Let’s see what our total costs are. We spent $98.75 on Vanilla Reloads and $52.50 to cash out our Amex Prepaid cards, so we’ve spent $151.25. I’m guessing that’s more than you thought you’d be spending. If you value SPG points at 2.5 cents apiece, those 16K points would be worth $400. But that $400 is now actually $248.75 when you account for costs, which is considerably less but still a “profit” of value.
Don’t forget to factor in all the time and gas as well. First you have to find 25 Vanilla Reloads, which for many people isn’t so easy anymore. Since there’s a $1K transaction limit you’ll have to go back to the store 13 times or go to 13 different stores. Then to cash out your Amex Prepaids you have to make 6 trips to the Costco ATM, and then to your actual bank to deposit your cash. Depending on what you do with your Wells Fargo prepaid cards you might have to go to a different ATM for additional trips. THEN you can finally pay off your cards.
That’s a lot of work.
So is it worth it? let’s say you do that for 5 months in a row and earn 80K SPG points. Using the 5th night free option on SPG, awards, this will entitle you to 5 nights at a Category 6 hotel. It’s not the top-end hotels, but you can still find some good ones like the Westin Paris Vendome, the W Retreat and Spa Bali, The Naka Island Phuket, and the St. Regis Princeville (which will become Category 7 soon). Each of these would likely cost upwards of $500 per night.
We, being smarter than the average traveler, know that it’s unnecessary to pay that much to stay at these hotels. But that doesn’t mean we’ll be staying there free, either. We’d pay $151.25 x 5 = $756.25 for this 5 night stay if we earned our points as described above. That’s still a lot of money, and far from being a free vacation, but much cheaper than it would be if paid with cash outright.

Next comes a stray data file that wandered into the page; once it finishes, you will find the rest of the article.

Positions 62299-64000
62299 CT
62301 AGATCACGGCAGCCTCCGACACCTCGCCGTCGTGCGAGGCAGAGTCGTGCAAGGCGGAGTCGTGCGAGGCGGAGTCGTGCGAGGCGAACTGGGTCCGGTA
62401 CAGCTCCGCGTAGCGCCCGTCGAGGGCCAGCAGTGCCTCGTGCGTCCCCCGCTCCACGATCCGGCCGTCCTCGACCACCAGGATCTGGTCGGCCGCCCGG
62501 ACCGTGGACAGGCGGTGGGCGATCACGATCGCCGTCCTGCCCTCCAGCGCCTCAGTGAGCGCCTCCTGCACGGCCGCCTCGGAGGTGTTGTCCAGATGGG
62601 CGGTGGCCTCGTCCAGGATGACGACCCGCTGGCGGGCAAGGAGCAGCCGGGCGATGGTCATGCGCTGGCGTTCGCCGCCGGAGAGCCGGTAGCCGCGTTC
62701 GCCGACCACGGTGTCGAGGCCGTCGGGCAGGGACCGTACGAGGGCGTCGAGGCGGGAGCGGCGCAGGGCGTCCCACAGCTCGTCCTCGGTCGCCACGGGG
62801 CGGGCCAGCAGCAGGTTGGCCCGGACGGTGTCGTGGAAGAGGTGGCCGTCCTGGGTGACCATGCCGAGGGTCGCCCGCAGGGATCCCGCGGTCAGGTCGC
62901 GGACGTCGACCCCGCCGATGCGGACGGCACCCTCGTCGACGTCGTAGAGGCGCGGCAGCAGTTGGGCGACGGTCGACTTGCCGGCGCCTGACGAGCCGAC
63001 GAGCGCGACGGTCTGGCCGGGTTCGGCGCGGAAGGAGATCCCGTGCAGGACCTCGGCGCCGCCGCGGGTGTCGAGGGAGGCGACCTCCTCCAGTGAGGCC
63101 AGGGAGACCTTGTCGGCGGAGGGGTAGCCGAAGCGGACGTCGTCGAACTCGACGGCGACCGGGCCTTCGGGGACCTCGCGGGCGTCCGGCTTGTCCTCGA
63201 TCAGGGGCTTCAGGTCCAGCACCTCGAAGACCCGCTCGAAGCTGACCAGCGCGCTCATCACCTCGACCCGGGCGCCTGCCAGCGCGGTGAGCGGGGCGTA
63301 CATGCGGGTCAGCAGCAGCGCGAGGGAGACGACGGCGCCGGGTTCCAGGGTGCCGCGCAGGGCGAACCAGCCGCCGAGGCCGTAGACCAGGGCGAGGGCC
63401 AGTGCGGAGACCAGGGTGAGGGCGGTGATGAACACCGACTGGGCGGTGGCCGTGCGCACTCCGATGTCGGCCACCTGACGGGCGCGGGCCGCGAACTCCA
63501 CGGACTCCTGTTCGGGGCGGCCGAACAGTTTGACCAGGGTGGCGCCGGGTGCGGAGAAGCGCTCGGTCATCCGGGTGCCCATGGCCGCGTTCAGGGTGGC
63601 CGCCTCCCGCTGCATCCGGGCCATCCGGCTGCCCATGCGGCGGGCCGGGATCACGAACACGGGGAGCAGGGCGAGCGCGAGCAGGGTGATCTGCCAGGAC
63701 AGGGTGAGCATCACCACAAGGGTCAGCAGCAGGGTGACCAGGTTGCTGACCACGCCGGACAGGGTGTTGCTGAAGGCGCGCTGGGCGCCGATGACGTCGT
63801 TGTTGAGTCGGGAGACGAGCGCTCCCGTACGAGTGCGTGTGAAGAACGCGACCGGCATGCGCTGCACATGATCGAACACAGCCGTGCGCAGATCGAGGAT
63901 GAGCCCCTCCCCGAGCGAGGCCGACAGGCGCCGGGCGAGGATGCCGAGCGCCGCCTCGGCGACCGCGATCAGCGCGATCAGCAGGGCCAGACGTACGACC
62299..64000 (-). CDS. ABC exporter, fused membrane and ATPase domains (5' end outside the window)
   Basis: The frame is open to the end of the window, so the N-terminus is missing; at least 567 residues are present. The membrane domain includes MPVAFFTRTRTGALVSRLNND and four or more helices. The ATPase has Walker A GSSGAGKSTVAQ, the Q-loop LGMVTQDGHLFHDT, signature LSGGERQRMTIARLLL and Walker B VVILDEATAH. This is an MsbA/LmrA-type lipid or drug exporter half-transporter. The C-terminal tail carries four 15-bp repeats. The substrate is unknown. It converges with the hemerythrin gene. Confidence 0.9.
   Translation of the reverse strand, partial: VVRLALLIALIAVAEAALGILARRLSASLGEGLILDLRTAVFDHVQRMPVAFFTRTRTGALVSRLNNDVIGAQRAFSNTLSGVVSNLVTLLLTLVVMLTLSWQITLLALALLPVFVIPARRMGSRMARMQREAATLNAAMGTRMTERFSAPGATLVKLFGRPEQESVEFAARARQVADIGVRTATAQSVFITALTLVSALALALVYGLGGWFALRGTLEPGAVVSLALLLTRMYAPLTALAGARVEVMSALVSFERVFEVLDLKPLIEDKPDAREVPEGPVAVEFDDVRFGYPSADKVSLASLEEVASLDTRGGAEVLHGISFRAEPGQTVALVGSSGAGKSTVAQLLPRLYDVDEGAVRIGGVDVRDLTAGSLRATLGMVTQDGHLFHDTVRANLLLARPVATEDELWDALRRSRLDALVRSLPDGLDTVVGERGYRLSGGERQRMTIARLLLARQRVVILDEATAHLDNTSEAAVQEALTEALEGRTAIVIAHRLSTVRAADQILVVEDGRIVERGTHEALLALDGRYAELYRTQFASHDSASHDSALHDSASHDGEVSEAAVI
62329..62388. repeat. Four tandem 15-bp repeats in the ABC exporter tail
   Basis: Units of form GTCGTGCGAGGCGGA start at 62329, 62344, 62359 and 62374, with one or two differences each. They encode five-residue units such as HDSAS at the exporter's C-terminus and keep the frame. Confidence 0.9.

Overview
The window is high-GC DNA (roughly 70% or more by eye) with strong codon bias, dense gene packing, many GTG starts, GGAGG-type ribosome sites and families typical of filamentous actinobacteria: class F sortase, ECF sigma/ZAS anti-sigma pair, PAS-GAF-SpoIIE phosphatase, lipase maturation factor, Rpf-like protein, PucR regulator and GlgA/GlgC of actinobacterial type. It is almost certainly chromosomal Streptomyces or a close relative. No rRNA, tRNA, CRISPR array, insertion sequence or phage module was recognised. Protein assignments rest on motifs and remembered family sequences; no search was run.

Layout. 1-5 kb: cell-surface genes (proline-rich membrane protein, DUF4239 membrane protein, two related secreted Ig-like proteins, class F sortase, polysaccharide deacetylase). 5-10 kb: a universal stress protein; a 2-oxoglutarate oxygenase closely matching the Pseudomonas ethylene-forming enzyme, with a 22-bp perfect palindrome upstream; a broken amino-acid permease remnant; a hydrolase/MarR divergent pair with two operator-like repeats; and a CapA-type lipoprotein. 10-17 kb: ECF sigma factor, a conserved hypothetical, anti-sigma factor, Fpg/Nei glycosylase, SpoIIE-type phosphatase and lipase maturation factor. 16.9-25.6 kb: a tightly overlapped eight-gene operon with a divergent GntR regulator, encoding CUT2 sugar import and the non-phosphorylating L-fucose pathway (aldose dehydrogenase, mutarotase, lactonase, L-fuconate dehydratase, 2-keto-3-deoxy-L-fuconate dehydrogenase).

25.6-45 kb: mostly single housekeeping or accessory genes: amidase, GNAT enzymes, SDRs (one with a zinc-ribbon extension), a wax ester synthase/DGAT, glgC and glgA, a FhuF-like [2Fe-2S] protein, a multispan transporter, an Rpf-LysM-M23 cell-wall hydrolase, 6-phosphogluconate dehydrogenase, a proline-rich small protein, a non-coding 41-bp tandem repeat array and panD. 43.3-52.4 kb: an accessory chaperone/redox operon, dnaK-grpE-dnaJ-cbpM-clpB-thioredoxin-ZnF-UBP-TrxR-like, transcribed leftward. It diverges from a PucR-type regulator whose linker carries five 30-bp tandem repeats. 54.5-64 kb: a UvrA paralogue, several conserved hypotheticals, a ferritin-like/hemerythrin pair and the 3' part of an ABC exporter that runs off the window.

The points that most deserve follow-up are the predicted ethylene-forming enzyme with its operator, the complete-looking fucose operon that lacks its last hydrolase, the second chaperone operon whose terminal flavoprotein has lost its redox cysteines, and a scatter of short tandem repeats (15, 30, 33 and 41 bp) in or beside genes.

Of course you can get there cheaper by simply signing up for credit cards. If a married couple both sign up for the personal and business versions of the SPG Amex credit cards, they’d have a combined 100K points to spend. THAT’S a free vacation. But you can only do this every couple of years with Amex and SPG since there’s a waiting period when churning cards. Other cards give you more options (including airfare), especially if using a program like Membership Rewards or Ultimate Rewards.
And I’m not saying the SPG card is the best option either. You can definitely earn more points with other cards. The Chase Sapphire, Chase Freedom (with Chase Exclusives), and Amex PRG (with 15K bonus after $30K) could potentially earn you far more points. Heck, even a 2% cash back card would get you back $1,600 on that $80K spend, and could potentially be more valuable to you.
All I’m saying is that point earning from prepaid cards is probably more expensive than it might initially seem. Do the math on your calculations. See if the the cost and time is worth it. If not, maybe you need to adjust your strategy. A few days ago I wrote about fee-free Green Dot Moneypak reloads, and this could help reduce the cost of these prepaid cards.
Note that the Ink cards were special when the $500 gift cards were available because those 16K points a month could have turned into 80K Chase Ultimate Rewards points per month if you decided to go all out. I wouldn’t recommend going all out, but it was an option.
Be mindful when you’re spending money. The potential is there to save you thousands of dollars if you would have paid for that travel anyway, but don’t think it’s free. There’s a cost to prepaid cards, and it’s not always obvious.